It’s impossible to be disappointed with Frankie Edgar’s effort in any given fight, and last night was no exception. Edgar provided Aldo with his stiffest challenge to date – after the champion returned from the longest layoff in his career, mind you – but Aldo was simply the better fighter.

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UFC 156: Aldo vs. Edgar — Main Card Results & Commentary


(“The name’s Frankie. I fight dudes twice.” Photo via MMAFighting)

Tonight at UFC 156 in Las Vegas, Jose Aldo goes for his fourth-consecutive UFC featherweight title defense, while former lightweight champ Frankie Edgar attempts to become the third fighter in UFC history to pick up a belt in two different weight classes. And that’s just the cherry on top of a stacked Super Bowl Eve card, which is loaded with big names and high stakes from start to finish.

Also on the menu: Alistair Overeem returns from suspension to clinch his heavyweight title shot with a win over Antonio Silva, while a victory for Rashad Evans over Lil’ Nog could set him up for a middleweight title fight against Anderson Silva for some reason. Plus, Jon Fitch and Demian Maia look to continue their recent surges in the welterweight division, while Joseph Benavidez and Ian McCall square off at flyweight because honestly, who else are those guys going to fight?

Round-by-round results from the Aldo vs. Edgar pay-per-view card will be stacking up after the jump beginning at 10 p.m. ET / 7 p.m. PT, courtesy of George “Bigfoot” Shunick. Refresh the page every few minutes for all the latest, and please toss your own thoughts into the comments section.

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Fightnomics Releases Figures on Most and Least Active Strikers in the UFC, Jon Fitch Nowhere to Be Found


(Click the image for a full size version.)

Our buddies over at Fightnomics continue to crank out the finest in UFC-related empirical data. They’ve given us a breakdown of everything from how fights end by division to submission success rates by technique, and now they’ve released a statistical compilation of every single significant strike thrown in UFC history. And in even better news, it appears that the average pace at which significant strikes are thrown has nearly tripled since the promotion’s inception, even with Jon Fitch’s seventeen fights taken into account:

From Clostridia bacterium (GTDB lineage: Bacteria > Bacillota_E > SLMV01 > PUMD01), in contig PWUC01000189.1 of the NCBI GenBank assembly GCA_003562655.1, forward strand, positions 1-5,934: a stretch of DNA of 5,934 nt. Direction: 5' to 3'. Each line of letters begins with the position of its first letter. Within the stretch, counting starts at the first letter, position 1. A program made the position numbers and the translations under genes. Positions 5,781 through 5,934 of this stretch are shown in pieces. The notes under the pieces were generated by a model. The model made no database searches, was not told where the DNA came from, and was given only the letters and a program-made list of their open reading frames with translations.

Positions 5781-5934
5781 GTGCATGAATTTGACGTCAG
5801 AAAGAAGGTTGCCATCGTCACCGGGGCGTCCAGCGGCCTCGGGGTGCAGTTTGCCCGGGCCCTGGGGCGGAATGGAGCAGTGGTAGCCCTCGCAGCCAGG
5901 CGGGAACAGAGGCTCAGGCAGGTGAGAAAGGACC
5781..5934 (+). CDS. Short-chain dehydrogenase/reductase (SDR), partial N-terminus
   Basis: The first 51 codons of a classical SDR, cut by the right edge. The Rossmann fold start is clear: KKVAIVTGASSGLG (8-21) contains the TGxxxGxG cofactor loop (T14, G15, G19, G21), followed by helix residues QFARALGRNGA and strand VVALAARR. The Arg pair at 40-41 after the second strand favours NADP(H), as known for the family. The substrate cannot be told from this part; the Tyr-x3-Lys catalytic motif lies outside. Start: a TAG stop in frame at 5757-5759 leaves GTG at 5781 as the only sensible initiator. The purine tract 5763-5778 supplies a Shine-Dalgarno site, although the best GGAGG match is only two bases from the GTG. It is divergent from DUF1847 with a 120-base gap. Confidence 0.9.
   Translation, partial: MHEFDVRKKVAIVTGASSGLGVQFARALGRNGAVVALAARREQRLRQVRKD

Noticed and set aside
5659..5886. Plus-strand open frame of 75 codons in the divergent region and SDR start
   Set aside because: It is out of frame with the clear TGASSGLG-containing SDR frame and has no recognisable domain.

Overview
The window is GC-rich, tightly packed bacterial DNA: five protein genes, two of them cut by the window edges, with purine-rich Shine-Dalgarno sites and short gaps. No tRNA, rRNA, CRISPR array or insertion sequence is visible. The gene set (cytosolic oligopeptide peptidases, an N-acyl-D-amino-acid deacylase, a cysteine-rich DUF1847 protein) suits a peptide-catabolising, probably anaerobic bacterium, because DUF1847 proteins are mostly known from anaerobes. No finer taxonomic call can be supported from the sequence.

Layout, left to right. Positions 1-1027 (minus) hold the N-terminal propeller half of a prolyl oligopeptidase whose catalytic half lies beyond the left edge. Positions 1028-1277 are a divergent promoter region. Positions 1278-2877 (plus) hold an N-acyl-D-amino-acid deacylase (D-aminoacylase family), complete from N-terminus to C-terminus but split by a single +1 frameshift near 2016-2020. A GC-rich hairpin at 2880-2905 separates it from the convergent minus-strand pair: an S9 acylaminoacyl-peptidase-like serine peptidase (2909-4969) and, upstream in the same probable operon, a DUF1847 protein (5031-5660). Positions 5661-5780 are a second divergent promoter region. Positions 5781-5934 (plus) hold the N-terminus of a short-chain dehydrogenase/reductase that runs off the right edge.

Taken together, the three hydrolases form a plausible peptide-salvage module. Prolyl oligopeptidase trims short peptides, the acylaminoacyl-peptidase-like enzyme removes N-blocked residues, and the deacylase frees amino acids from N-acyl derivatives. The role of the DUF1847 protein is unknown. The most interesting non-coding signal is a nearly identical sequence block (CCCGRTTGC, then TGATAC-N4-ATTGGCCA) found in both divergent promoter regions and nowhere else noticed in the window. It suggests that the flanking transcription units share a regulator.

Since 2007, UFC fighters average 6.8 significant strikes per minute (SSpM) of fight time. Again, this is not just while standing, but also from dominant clinch and ground positions.  Significant strikes do damage, score knockdowns, set up submissions, or cause referees to jump in for the save.  Significant strikes generally define the action in a fight, and as the analysis shows, fighter output by this metric has changed drastically since the early years of the UFC.

Through the 1990’s, UFC fighters attempted an average of only 2.8 significant strikes per minute.  Averages for UFC fighters then more than doubled to 6.9 SSpM after the sport matured under Fertitta’s Zuffa umbrella.  Modern UFC fighters also score more knockdowns and throw a slightly higher percentage of power strikes than the old guard, further suggesting greater endurance. In terms of accuracy, about 42% of these significant strikes land on target.

My main question, of course, is whether or not those girly leg kicks Carlos Condit used to outpoint Nick Diaz at UFC 143 were factored into these figures. If so, this graph is therefore invalidated by the gold standard for significant strike measurement: The Unified Rules of Stockton. Obvious trolling attempts aside, this data should at least hinder the notion that lay-n-pray is the fastest rising trend in MMA, despite that scared bitch Georges St. Pierre’s endless attempts to prove otherwise.

After the jump: Fightnomics breaks down the most active and least active strikers in the UFC. And somehow, Jon Fitch is nowhere to be found.

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Booking Alert: Jon Fitch vs. Demian Maia Added to UFC 156 in February


(Demian Maia’s neck-crank of Rick Story — it just never gets old, does it? / GIF via Fightlinker)

With Jon Fitch coming off a redemptive Fight of the Night victory over Erick Silva at UFC 153 — his first win in over two years — the Indiana-bred wrestler is suddenly a factor again in the welterweight division. And so, the UFC will be giving him another opportunity to cement his contender status at UFC 156: Aldo vs. Edgar (February 2nd; Mandalay Bay Events Center, Las Vegas), where he’ll face off against Brazilian grappling specialist Demian Maia. The promotion confirmed the booking last night.

After hitting a wall at middleweight, Maia dropped to 170 earlier this year, debuting with a fluke-ish TKO-via-muscle-spasm victory over Dong Hyun Kim. But against Rick Story at UFC 153, we finally saw flashes of the Old Maia, as he picked up his first submission victory since his triangle-choke of Chael Sonnen in February 2009. And man, was it nasty.

We all know that this is going to be a grapple-fest, and odds are that it’ll go the distance. But considering that Fitch has turned over a new leaf in his approach to fighting — and that Maia has located his jiu-jitsu again — it could be an entertaining scrap. Who y’all got?